Project Management Tool Business Rules Provide GuidanceUsing Business Rules Can Reduce The Need For Meetings

I committed meeting heresy. We had started a new product project. The requests for changes and additional features started to trickle in. The conventional approach was to have a regular weekly “configuration control board” meeting. This is where we would look at each and every item and decide to approve it or not.

My job would be to set up the time and place of the meeting. Instead, as the requests came in I looked at each and every one. I sent the requests out to those same people who would be on the control board and got their inputs. I also pre-screened them and made my own recommendation on their disposition before I sent them out.

After a few dozen requests, a pattern formed. Most of the requests were of the form “oops, we missed something when scoping the feature — we also need X to make approved feature Y work.” For these, I made a business rule that these can be approved within the development team. This rule would hold until we got closer to launching the product.

The second most prevalent request was “it would be better if we did it a different way.” These impacted what the customer and what marketing requested. I made another business rule that these would be automatically approved if reviewed and agreed to by the account teams and development could deliver them by the deadline.

On it went. No more than a half dozen rules presented themselves. I then published these rules back to the development teams sending in the requests. I got a few inquiries from team leads as this was an unusual approach, but they liked it because they had a clear path for the vast majority of requests they had. There was no meeting or committee set up to review the requests. There was no request format nor background information web form that had to be filled out. I was copied on everything approved internally by development (with a reference to the applicable business rule), but they could proceed without waiting for any further approvals. All I did was scan the requests to see if the rules seemed to be working and asked questions periodically.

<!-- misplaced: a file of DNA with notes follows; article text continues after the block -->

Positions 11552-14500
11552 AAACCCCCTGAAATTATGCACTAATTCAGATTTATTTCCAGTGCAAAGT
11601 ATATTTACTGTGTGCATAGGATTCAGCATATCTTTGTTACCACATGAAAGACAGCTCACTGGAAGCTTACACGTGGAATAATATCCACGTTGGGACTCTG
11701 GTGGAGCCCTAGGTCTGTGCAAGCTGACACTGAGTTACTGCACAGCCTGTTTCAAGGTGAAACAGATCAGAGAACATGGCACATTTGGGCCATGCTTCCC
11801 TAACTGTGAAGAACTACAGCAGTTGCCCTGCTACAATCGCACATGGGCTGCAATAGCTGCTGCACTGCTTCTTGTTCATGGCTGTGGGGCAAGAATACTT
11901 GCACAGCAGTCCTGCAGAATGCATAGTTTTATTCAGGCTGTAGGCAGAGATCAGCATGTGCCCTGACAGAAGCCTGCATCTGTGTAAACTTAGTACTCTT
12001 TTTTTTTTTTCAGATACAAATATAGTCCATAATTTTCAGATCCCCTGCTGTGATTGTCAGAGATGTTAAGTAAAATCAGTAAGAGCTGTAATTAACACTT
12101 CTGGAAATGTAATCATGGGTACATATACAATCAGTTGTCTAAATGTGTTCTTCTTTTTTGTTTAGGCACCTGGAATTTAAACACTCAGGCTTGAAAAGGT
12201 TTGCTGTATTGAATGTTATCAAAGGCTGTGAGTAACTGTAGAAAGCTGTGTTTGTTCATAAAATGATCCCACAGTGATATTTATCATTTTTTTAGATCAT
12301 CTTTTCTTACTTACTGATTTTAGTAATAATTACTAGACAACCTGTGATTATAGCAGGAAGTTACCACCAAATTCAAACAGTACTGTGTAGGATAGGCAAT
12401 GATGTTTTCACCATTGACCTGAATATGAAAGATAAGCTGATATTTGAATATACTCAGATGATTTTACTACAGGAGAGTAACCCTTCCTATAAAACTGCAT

The development team seemed delighted that we were doing it this way. No other product team took this approach. Eventually, development standardized on our business rules and the other products on our software line started to use the same rules (but didn’t always do away with the meetings). Now, we were the lead product, so we had a bit more say on how things were to go, but this approach worked in large part because it allowed decisions to be made rapidly based upon agreed upon rules. It also emphasized that the product management team trusted the decision making ability of the development team.

Project Management Meetings Not Always EfficientGetting People Together Is Not Always The Most Efficient Approach

Many chairpersons of meetings have tried to accomplish this same thing, use business rules, within a traditional meeting structure. My main observation here is that when we have multiple personalities in the room, often just accepting that a rule applies and deferring ones own input (and influence) is hard for many people to do. I had one meeting member bluntly admit as much asking “Why are we here if not to actively discuss and decide things?”